Russia: ARTICLE 19’s ‘undesirable’ status is only about silencing Russians

Russia:  ARTICLE 19’s ‘undesirable’ status is only about silencing Russians - Civic Space

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As civic freedoms in Russia continue to decline, ARTICLE 19 has become the latest in a long line of civil society organisations now deemed – in law – as ‘undesirable’ to the Russian State.  

The designation, which was made public on 12 February 2024 – and in a presidential election year –has serious ramifications for the people of Russia.  It will grossly harm their ability to access, participate in, or hold in their personal possession information published by an organisation that has been deemed ‘undesirable’.  Not only that, anyone found with materials can retrospectively be challenged in court for possession of such material.

Holding the status of ‘undesirable’ under Russian law is supposed to cover any foreign non-governmental organisation that constitutes a threat to the constitutional order of Russia, or national security, or national defence capabilities. It has been used in recent years as a blatant tool to cut off debate and discussion between people in and outside Russia.

ARTICLE 19 has worked on freedom of expression around the world for over 35 years, advocating for the advancement of international standards, press freedom, and the security of journalists. We stand for a world where all people, everywhere, can realise the power of their voices without fear or discrimination, something that is all but lost in the authoritarian state of Russia today.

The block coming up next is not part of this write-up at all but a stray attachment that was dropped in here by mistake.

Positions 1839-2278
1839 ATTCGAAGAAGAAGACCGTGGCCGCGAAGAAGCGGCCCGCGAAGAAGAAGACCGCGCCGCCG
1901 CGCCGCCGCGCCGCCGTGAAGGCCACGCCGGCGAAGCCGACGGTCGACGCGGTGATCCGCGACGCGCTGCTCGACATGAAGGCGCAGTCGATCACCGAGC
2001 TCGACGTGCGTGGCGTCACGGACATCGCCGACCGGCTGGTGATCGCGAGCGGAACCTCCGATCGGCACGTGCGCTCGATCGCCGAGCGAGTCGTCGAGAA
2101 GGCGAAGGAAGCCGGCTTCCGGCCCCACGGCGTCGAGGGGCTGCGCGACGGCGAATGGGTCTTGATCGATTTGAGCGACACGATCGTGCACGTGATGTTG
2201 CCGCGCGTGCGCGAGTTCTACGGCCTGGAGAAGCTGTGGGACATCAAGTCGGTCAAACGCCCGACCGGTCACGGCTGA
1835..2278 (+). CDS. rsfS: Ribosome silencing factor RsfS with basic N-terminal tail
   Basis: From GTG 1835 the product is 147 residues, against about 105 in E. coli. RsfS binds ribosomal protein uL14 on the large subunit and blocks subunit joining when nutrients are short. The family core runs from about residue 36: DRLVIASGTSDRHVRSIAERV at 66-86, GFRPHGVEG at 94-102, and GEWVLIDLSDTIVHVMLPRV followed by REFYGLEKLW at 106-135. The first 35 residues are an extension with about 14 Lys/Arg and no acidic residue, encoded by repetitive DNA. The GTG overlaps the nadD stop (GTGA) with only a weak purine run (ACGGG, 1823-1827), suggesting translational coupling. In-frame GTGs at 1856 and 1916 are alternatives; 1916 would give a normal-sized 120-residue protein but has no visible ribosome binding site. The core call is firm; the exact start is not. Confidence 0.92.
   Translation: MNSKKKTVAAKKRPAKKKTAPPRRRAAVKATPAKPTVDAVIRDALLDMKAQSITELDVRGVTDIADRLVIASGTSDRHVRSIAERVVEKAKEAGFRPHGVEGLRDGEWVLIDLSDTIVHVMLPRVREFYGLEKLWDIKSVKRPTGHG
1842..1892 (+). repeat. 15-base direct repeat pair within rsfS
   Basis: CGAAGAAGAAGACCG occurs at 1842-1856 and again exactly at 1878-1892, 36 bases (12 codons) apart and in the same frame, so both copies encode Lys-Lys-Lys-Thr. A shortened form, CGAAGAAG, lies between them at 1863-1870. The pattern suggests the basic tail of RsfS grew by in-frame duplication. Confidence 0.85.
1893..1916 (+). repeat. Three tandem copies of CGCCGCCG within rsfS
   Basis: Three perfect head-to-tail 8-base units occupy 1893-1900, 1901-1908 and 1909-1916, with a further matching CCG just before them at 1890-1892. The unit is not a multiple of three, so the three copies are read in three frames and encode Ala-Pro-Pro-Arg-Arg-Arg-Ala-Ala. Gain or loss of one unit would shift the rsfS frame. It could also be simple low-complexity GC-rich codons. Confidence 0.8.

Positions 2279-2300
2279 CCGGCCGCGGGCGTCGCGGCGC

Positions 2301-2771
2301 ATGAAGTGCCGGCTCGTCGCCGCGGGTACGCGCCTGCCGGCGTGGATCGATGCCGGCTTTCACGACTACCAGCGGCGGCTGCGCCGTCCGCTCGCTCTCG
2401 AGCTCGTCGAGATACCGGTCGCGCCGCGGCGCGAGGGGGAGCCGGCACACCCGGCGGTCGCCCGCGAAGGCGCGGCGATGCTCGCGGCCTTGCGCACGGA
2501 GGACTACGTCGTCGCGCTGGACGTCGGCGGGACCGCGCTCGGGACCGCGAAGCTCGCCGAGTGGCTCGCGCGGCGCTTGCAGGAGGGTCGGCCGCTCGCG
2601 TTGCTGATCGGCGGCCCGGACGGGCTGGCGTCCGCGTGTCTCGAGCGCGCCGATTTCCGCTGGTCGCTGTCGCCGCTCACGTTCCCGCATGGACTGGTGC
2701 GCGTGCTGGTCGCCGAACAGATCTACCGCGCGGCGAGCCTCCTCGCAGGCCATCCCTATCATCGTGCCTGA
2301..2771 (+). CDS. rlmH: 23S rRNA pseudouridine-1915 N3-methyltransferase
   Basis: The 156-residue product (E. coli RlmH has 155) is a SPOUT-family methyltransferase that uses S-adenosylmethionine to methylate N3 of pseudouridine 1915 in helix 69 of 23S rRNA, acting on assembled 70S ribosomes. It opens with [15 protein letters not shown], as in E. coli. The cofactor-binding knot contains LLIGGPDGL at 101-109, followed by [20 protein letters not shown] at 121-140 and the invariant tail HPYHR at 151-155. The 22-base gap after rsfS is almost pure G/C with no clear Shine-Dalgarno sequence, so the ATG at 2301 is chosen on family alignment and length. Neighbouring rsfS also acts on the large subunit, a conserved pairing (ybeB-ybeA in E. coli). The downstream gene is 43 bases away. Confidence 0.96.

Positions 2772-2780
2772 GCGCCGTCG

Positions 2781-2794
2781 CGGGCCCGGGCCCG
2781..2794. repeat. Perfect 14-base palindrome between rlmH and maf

Our work calls for a more open, inclusive and participatory civic space aligned with international standards, to which the Russian State professes to align with, through the UN system.  The new designation for ARTICLE 19  means that any Russian who dares to hold a relationship with us, through partnership or programme work, or access materials we produce through media and the internet, is considered a threat to national security.  

Russia ranks towards the bottom of ARTICLE 19’s Global Expression Report index, at position 141 out of 161 countries.  Due to the extraordinary and consistent decline in freedom of expression for the Russian people, ARTICLE 19 has been prepared for the possibility that it would find a place on the list of undesirables at some point: we have had alarm bells ringing for quite some time.   

However this situation is not about us.  Our concern is for all Russians who stand up to the dangerous precedents conceived in the Kremlin in the last 20 years, and which are now embedded in the machinery of state.  These instruments will continue to see the criminalisation and silencing of individuals who simply wish to access their rights under international law.  Rights, it is worth noting, the Russian State claims to support.  

We stand in solidarity with the dissidents, the exiles and the protesters who know a silenced civil society is not an expression of the Russia they want to see.